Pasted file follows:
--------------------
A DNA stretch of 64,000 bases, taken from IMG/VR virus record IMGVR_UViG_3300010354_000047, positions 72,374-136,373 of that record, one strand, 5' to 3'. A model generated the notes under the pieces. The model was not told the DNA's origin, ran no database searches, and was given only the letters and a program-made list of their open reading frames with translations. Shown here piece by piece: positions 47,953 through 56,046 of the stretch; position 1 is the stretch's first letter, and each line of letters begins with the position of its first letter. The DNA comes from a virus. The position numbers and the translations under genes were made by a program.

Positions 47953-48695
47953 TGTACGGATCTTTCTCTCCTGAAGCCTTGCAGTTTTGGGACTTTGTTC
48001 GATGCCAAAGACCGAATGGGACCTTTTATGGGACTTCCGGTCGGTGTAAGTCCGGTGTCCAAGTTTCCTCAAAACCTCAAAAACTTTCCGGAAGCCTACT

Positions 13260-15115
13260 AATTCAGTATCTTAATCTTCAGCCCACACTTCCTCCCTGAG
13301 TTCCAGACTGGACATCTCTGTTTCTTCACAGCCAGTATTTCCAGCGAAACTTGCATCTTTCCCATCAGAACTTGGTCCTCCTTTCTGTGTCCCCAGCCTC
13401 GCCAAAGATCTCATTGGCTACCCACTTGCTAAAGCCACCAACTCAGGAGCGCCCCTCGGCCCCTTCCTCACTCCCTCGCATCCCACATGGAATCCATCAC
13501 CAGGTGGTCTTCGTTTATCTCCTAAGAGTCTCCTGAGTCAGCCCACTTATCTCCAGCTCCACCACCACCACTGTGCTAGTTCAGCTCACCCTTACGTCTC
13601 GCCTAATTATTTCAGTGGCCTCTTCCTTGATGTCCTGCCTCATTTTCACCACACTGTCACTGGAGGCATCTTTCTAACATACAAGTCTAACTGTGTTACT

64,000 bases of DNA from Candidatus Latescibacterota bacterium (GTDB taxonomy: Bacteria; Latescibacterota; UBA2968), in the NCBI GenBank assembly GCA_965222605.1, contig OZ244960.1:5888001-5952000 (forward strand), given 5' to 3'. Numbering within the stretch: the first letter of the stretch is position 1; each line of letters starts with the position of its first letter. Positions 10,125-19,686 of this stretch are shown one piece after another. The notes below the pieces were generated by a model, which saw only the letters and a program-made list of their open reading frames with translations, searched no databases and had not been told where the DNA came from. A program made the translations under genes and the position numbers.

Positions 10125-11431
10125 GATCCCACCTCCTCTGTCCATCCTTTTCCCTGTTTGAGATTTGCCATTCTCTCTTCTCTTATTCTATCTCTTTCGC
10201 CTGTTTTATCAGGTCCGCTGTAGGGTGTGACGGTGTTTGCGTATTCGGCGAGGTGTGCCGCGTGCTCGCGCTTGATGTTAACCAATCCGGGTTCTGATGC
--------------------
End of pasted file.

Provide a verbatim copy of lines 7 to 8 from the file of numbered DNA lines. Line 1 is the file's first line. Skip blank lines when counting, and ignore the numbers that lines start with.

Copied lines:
13301 TTCCAGACTGGACATCTCTGTTTCTTCACAGCCAGTATTTCCAGCGAAACTTGCATCTTTCCCATCAGAACTTGGTCCTCCTTTCTGTGTCCCCAGCCTC
13401 GCCAAAGATCTCATTGGCTACCCACTTGCTAAAGCCACCAACTCAGGAGCGCCCCTCGGCCCCTTCCTCACTCCCTCGCATCCCACATGGAATCCATCAC